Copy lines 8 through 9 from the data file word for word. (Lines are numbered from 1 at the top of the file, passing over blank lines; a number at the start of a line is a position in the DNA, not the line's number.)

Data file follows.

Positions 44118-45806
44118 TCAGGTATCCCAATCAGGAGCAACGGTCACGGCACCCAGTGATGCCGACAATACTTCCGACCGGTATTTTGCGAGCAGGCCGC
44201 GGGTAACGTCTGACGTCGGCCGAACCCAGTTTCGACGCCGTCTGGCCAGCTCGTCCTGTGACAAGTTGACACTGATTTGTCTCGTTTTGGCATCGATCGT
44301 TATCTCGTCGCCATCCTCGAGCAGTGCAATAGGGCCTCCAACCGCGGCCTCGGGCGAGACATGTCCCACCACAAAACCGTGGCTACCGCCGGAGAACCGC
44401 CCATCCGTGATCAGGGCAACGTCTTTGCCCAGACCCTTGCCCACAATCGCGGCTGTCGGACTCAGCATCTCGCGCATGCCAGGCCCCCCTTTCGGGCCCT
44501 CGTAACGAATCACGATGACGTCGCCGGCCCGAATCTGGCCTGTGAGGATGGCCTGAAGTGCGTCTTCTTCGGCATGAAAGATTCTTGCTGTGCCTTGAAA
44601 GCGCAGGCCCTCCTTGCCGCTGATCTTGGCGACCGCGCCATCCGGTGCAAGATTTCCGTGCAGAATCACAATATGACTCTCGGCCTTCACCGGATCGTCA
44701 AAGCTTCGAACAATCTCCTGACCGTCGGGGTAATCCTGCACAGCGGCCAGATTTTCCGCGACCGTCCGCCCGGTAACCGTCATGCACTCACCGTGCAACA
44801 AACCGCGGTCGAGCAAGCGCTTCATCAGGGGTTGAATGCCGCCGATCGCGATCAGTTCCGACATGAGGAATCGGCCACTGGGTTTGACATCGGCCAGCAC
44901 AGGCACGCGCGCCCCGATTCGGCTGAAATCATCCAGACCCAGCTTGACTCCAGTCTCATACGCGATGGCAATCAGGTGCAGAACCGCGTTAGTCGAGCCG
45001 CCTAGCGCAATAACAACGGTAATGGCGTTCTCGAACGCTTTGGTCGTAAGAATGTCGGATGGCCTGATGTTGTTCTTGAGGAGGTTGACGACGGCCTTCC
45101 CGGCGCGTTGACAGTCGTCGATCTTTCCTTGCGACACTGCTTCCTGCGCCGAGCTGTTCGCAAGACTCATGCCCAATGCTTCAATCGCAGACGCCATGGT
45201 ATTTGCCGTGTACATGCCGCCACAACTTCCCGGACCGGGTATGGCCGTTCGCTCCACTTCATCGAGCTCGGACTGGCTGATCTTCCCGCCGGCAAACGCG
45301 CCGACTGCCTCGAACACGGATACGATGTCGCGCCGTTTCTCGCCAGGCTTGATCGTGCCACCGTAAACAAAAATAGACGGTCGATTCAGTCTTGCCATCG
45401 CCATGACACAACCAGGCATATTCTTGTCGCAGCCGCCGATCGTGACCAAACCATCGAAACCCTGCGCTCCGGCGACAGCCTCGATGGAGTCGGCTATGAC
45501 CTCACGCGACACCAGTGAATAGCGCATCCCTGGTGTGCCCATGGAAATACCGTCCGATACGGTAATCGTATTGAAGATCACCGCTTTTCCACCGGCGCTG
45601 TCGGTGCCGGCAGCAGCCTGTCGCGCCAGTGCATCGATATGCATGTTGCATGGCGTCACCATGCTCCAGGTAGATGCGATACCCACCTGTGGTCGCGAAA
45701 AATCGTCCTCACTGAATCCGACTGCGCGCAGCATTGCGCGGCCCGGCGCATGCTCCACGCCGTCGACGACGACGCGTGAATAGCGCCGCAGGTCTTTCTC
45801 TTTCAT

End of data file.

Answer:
44701 AAGCTTCGAACAATCTCCTGACCGTCGGGGTAATCCTGCACAGCGGCCAGATTTTCCGCGACCGTCCGCCCGGTAACCGTCATGCACTCACCGTGCAACA
44801 AACCGCGGTCGAGCAAGCGCTTCATCAGGGGTTGAATGCCGCCGATCGCGATCAGTTCCGACATGAGGAATCGGCCACTGGGTTTGACATCGGCCAGCAC